This is the impact of lender of last resort
Someone posted in reddit like this: (I do not understand whole topic).
A better way of saying it: A number of financial institutions overextended themselves, and so the Fed exerts its role as “lender of last resort” and bails them out.
In a more cutthroat version of capitalism, interest rates would rise to attract more private capital, and along the way, a number of bankruptcies of weak or poorly run institutions would likely occur.
The whole day, I read so many pages of documents why NY FED pumped-in 200 Billions cash, why yield curve inverts (where the demand is) and why J.Powell reduced Fed rate.
In short, the demand is coming from overseas, Japan…Euro banks are buying US Treasuries as US has higher yield than their currencies/countries… That results yield curve inversion…
As long as US keeps higher rate, foreign banks tries to get the rate spread holding US Treasuries. By reducing rates, FED expects the inversion comes down…etc.
It is a big subject and my understanding is half baked.
I bet the fed reducing the balance sheet has more impact than actual rate. Other buyers will demand a higher return on the MBS.
New market expectations of Fed rates
So mortgage rate > 7%
Housing recession + another stock market crash
This is not housing issue, the impact will be like year 2000.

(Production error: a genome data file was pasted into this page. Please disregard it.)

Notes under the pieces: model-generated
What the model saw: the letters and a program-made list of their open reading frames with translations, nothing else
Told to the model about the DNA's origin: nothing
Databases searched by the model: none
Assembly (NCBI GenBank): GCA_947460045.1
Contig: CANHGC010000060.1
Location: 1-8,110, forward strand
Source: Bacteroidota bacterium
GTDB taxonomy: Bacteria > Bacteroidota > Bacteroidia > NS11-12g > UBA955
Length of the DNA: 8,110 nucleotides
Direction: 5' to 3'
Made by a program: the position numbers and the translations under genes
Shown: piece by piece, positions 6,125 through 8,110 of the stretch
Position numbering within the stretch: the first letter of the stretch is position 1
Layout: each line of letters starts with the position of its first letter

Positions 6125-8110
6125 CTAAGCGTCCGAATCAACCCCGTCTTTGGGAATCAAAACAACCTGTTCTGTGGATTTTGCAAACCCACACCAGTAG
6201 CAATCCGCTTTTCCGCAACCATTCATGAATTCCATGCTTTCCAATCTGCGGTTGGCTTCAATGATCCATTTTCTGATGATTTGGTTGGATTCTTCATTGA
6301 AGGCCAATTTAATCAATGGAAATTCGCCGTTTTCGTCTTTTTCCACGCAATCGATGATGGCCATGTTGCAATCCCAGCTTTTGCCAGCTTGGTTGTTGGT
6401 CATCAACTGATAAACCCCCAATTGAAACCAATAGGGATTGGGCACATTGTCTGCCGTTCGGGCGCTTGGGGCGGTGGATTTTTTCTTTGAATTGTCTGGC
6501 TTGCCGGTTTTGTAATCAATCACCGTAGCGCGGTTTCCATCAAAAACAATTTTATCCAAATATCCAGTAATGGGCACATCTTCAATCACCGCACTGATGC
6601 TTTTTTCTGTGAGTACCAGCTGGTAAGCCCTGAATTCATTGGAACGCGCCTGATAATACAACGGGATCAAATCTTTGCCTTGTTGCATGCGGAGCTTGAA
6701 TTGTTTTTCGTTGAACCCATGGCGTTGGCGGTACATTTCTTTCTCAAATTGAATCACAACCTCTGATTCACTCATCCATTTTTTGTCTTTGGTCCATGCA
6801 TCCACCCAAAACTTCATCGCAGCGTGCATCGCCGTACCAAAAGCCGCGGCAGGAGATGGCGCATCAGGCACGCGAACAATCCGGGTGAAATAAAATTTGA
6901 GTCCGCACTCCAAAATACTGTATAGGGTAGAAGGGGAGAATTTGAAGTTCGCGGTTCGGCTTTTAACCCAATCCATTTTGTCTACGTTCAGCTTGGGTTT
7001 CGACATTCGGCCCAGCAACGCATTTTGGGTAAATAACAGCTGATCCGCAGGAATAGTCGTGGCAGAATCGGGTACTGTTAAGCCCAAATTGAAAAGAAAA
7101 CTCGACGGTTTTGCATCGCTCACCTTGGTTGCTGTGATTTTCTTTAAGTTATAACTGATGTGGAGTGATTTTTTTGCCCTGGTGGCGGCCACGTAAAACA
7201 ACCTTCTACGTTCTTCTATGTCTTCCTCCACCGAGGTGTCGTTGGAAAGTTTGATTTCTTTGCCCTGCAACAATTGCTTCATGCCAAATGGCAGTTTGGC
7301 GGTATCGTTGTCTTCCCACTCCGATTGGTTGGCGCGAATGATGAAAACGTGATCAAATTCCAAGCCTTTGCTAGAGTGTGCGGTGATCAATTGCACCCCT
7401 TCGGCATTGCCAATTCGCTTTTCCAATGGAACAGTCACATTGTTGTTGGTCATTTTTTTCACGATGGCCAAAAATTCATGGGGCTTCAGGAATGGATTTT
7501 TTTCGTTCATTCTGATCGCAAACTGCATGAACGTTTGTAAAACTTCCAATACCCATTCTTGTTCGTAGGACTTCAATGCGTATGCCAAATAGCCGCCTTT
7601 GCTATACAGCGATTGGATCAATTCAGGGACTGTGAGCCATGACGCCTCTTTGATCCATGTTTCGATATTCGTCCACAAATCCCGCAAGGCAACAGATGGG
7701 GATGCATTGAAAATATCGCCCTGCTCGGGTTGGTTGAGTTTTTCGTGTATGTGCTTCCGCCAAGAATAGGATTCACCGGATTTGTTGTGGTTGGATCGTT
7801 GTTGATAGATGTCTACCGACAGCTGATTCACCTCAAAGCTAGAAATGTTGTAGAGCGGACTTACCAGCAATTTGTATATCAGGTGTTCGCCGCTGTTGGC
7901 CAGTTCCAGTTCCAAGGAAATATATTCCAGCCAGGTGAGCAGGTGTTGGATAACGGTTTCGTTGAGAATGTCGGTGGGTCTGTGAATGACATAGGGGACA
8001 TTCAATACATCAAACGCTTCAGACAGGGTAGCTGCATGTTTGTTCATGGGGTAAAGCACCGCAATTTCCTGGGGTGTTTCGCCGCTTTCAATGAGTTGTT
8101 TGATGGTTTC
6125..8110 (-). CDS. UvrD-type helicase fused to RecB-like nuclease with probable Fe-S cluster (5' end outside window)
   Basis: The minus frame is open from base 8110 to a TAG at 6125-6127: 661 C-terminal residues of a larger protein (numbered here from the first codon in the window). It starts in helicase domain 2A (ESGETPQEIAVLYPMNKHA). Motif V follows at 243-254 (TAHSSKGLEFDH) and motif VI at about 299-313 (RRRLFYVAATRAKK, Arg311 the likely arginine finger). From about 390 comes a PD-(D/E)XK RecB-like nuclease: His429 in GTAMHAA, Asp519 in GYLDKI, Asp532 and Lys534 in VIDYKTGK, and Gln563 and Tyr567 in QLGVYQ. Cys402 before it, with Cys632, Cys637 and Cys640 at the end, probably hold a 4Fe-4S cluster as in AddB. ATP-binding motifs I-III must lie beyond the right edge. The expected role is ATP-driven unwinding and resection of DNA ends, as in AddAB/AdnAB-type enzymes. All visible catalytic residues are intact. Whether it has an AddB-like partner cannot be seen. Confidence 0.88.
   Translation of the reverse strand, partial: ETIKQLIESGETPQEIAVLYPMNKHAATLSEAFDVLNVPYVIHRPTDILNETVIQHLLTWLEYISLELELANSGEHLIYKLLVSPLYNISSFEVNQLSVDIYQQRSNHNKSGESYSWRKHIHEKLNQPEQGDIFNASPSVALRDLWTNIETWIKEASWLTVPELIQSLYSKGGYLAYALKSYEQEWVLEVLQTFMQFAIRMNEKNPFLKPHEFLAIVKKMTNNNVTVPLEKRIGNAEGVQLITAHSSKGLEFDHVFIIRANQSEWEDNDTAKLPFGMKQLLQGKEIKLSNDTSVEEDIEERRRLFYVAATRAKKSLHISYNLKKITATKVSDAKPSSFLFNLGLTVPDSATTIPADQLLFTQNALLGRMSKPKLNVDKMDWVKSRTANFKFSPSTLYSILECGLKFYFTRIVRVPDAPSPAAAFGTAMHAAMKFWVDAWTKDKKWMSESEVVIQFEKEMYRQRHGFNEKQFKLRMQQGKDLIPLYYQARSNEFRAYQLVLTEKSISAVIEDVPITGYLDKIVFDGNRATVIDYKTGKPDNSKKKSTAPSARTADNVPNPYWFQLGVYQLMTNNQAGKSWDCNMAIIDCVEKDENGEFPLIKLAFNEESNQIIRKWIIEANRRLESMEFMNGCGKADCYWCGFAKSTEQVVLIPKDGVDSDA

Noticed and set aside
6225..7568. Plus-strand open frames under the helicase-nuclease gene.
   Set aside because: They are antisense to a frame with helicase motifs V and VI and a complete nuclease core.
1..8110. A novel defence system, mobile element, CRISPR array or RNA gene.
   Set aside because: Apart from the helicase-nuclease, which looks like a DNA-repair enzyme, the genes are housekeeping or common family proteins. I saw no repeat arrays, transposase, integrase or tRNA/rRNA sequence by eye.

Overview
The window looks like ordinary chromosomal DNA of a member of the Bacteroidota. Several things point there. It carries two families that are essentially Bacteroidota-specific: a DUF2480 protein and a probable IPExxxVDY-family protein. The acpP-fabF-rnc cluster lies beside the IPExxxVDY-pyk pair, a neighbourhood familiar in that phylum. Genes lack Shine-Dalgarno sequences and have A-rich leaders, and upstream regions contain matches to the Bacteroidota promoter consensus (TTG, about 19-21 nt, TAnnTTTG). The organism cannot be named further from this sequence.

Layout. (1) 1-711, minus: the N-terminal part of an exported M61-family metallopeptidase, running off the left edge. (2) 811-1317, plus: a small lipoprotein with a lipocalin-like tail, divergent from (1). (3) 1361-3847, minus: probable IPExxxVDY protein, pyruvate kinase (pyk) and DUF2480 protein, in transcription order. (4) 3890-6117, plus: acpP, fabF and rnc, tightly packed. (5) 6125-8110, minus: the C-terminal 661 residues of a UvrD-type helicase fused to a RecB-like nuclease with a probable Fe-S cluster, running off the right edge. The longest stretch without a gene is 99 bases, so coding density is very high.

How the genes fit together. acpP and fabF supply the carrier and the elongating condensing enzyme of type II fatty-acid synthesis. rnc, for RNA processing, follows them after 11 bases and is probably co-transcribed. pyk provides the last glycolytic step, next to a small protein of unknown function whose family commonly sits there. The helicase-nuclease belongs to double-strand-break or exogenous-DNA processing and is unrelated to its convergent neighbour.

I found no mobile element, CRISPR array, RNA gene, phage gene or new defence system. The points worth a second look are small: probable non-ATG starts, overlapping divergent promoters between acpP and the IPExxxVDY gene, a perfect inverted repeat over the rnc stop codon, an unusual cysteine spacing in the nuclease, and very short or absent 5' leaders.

But stock side, we can expect 30%-40% drop from here ( guess work no back up data).
Fed rate and mortgage rates are closely related, with changes in the Fed rate often affecting mortgage rates. When the Fed raises the Fed rate, mortgage rates tend to rise, and when the Fed lowers the Fed rate, mortgage rates tend to fall. This is because changes in the Fed rate can influence the overall interest rate environment in the economy, which can impact the rates that banks charge each other for loans and the rates they offer to consumers for various loans, including mortgages. However, mortgage rates can also be influenced by other factors beyond the Fed rate, including inflation, economic growth, and housing market trends. If you are considering purchasing a home or refinancing your existing mortgage, it is important to monitor mortgage rates and work with a trusted lender to understand how different factors may impact your mortgage rate.
Ok, some good news finally!!!
It’s interesting. They say they want to return to target 2% inflation over time. They never define a time period though. Inflation is clearly decreasing. Whether or not we need more increases depends on the target time period. They also mention they need to take into account cumulative effects and lag though. Then they seem to completely ignore all of that and if we aren’t at 2%, then they want to increase.